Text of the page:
Are you watching the Olympics? The Olympic Games are all about competition. It’s thrilling to watch the best athletes in the world compete in everything from swimming to track and field to fencing to discus. There is no doubt that the competition raises the level of performance.
Competition has many positives: it’s a powerful motivator, spurring people to do more than they would otherwise. Winning a competition provides tremendous satisfaction. In a team competition, deep relationships develop among teammates as they strive to do their best.
Competition exists in many arenas besides sports, of course. I was never in sports, but I was always competitive about grades in school. Siblings compete for their parents’ attention. Businesses compete for customers. Sometimes churches compete for members. Competition in all of these arenas, like sports, may be a useful motivator, and give people energy to do important work.
Still, competition can bring out our immaturity. The doping scandals show the disadvantage of the win-at-any-cost approach. Winning can be a very serious matter, and losing can destroy someone who has everything vested in winning. When our sense of identity depends on winning, we can find ourselves in trouble. What happens if I lose? Who am I then?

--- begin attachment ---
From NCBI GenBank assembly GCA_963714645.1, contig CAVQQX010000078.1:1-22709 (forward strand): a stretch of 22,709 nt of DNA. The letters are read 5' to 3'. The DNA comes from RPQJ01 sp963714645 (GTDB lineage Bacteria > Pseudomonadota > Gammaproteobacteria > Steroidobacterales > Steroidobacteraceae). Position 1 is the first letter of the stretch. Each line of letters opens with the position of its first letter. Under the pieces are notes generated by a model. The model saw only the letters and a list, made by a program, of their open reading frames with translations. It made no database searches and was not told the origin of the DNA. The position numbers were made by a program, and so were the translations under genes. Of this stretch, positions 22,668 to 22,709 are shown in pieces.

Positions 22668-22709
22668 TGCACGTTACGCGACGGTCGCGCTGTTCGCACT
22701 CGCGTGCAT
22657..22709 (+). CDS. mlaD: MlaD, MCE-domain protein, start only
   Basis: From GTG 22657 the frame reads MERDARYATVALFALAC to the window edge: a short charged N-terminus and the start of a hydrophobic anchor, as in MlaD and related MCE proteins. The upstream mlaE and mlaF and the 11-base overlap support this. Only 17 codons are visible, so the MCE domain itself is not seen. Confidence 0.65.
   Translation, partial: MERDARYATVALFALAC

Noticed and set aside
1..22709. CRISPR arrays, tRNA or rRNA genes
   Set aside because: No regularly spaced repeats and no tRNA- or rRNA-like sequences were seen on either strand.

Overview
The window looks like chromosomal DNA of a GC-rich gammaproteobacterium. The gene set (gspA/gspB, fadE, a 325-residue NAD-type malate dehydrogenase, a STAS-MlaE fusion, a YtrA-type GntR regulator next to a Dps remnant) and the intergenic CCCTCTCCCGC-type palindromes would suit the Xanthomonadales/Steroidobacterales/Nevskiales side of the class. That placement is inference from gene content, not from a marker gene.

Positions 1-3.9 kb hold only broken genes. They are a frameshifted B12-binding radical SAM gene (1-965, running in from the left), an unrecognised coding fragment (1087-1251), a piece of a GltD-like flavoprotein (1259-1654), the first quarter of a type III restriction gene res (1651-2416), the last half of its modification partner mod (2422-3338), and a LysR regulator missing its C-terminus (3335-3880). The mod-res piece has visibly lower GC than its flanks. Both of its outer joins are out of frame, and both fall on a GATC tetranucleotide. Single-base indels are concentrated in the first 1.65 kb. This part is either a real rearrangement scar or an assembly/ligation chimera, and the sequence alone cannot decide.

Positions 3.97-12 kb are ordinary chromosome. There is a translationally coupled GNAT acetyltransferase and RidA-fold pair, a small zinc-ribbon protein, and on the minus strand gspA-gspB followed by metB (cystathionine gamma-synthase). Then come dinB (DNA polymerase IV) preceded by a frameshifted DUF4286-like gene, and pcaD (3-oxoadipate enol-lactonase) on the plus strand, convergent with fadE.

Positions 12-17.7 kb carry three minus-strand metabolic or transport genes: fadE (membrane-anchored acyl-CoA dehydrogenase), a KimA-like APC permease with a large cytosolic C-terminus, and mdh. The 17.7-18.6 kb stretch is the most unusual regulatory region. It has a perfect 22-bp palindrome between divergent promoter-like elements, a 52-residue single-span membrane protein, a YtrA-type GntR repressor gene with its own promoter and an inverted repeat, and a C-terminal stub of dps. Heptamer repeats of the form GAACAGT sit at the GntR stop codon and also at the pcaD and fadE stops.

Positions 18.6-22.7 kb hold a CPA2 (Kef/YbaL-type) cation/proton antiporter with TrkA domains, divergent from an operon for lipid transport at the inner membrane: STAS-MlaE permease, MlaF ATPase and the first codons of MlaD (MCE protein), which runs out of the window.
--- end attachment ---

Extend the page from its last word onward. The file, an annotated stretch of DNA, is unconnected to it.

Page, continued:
James Carse, in Finite and Infinite Games (Ballantine Books, 1987), suggests, “There are at least two kinds of games….A finite game is played for the purpose of winning, an infinite game for the purpose of continuing the play.” He also says, “A finite player plays to be powerful; an infinite player plays with strength.” He is really talking about zero-sum games and non-zero-sum game. In a zero-sum game, there is only a certain amount to be won: only one gold medal per event. By contrast, in a non-zero-sum games, what can be “won” can be multiplied, like building community.
We all experience elements of both games in our lives. In a business, there may be a limited number of customers we could win. A church in a small town only has so many people it might be able to reach. A student can only take so many classes in his or her schedule. Conversely, we can experience an infinite amount of growth in our lives. There’s an infinite amount of love. The most important things in life may be about learning from experience and maturing emotionally and spiritually, not about winning any competition
For most of us, being the best in the world is not an option, no matter what our field. Still, I can be the best me I can be, competing only with myself. I can play the infinite game with strength, as Carse suggests. I can increase my own strength in a way that isn’t at the expense of others. That’s in everyone’s best interest.